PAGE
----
Thursday, April 19, 2007

Stash building

At the Trentham show Dennis subscribed to British Patchwork and Quilting for me for this year and we got a free project bag. This is how it looked when we got it.

This is how it looked half way through the show after I had been to Magie Relph’s stall. Its a little more than it looks because there are several bundles of FQs in there. Then a bit later when I had been to the Out of Africa stall and put a second layer in (The top left two are more of Magie's . The rolls are colections of 10 hand-dyed FQs from Durban.

Then later on when I had been to Midsomer Quilting.

As you can see most of the fabric is African but there is some in there for a Japanese quilt I designed when I was in Bath which I intend to make for the Butterflies and Blooms theme competition at the Great Northern Quilts Show in Harrogate in September. I didn't bother photgraphing the the plains.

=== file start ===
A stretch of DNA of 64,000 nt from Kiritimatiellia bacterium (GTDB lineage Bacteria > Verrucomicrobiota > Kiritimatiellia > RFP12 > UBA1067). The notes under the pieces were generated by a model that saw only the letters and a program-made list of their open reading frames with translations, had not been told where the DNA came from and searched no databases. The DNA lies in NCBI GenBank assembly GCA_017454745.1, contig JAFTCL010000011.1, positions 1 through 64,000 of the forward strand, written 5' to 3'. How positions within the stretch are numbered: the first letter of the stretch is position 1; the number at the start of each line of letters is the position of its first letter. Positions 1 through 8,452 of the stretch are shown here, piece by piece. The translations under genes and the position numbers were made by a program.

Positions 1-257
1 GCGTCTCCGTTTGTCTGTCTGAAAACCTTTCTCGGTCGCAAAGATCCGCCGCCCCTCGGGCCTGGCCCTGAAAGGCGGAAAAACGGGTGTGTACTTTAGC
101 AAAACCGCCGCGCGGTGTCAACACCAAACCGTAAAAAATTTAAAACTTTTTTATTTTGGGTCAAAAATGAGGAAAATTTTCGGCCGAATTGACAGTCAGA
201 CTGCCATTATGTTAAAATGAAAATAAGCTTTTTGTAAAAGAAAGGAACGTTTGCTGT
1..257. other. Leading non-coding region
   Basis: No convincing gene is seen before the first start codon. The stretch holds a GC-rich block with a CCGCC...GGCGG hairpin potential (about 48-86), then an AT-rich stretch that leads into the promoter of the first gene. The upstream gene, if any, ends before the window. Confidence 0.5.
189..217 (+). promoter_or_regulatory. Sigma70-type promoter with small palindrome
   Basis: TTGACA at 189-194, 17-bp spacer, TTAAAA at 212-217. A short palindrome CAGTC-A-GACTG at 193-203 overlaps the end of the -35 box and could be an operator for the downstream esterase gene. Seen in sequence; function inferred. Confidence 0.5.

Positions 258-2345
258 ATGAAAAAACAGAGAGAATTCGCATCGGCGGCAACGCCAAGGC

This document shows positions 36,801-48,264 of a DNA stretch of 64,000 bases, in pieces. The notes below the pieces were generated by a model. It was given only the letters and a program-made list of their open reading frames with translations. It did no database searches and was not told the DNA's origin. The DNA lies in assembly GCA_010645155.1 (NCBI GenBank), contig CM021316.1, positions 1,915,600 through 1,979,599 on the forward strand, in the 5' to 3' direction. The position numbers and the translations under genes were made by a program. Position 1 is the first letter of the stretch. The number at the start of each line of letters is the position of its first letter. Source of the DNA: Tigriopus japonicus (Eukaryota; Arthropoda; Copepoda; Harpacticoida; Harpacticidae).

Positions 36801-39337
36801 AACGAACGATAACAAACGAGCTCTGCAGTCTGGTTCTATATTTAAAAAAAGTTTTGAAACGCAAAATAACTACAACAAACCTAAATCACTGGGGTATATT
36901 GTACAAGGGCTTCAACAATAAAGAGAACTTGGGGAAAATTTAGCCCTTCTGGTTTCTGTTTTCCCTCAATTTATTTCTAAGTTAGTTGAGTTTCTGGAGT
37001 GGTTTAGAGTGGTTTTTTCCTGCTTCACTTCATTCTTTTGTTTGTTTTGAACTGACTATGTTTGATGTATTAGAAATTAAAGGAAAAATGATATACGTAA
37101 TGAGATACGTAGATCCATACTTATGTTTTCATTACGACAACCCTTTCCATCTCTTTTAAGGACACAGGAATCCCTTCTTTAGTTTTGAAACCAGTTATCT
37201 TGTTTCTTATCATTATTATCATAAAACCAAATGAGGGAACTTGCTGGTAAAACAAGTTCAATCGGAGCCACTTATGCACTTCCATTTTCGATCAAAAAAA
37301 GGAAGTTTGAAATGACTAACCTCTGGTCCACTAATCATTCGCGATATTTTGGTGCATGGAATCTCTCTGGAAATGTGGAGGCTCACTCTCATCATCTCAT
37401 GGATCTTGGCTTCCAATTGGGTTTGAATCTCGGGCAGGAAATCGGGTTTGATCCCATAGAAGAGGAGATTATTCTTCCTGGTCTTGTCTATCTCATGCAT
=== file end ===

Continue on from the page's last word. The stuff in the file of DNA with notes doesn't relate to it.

Of course A japanese quilt requires Sashiko so I bought this from this quilt shop in Bath. ( Another class mate at MidsomerQ snatched it from the shelf in front of me else I would have bought it there.

Dennis also got me this one which I had previously seen on the Internet. The quilts are very simple – not that that is necessarily a bad thing, especially with such busy fabrics. I was fascinated with the little logos at the beginning of each chapter though which spurned a quilt design of my own which is now in my journal awaiting time. I certainly have the fabric for it! Although if any of my Australian readers want to recommend a good web based store for Australiana fabrics I would be interested in expanding my stash yet further around the globe.)


Helen said...

Yummy, yummy stash building!

Brenda said...

Logan's Patchwork prides itself on its range of Australiana fabrics. Nevertheless, some ranges are available online through US websites at cheaper prices...

Nellie Bass Durand said...

Is that bag bottomless? I can't believe how much you fit into it.

Jennifer said...

Wow -- between your purchases and your museum visits, you've really got the motherlode of inspiration going, don't you? How wonderful! Where we live, in Massachusetts, there's a deep (well, you know, deep for the US) history of textile production, and I love the sense of connection -- here, it was primarily cottons and woolens.